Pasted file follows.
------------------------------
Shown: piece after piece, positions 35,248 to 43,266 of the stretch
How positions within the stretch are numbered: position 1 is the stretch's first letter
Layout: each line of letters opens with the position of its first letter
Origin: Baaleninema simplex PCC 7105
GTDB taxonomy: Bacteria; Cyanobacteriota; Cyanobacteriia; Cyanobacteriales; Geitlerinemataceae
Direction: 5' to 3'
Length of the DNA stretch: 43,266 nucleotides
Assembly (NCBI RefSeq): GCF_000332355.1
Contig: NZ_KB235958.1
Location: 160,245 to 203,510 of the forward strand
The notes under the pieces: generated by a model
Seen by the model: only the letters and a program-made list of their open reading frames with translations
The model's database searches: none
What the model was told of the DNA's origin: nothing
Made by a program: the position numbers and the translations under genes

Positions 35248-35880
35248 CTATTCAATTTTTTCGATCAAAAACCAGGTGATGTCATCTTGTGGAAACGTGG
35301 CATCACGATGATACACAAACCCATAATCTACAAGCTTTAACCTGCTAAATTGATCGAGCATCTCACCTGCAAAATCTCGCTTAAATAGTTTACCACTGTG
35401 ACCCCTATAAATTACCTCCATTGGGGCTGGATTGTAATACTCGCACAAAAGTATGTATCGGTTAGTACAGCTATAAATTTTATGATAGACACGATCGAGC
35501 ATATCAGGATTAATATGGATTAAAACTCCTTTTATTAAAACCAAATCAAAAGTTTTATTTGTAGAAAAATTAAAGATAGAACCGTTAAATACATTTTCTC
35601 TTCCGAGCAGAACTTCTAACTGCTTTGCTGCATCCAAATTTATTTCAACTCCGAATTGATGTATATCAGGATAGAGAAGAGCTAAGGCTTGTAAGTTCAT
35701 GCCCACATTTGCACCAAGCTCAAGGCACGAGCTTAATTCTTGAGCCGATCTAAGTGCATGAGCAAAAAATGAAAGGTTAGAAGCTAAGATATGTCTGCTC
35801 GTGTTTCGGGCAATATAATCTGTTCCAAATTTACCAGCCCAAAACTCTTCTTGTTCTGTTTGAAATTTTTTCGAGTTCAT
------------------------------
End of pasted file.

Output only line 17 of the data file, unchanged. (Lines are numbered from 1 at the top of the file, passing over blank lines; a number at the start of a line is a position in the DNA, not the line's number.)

35248 CTATTCAATTTTTTCGATCAAAAACCAGGTGATGTCATCTTGTGGAAACGTGG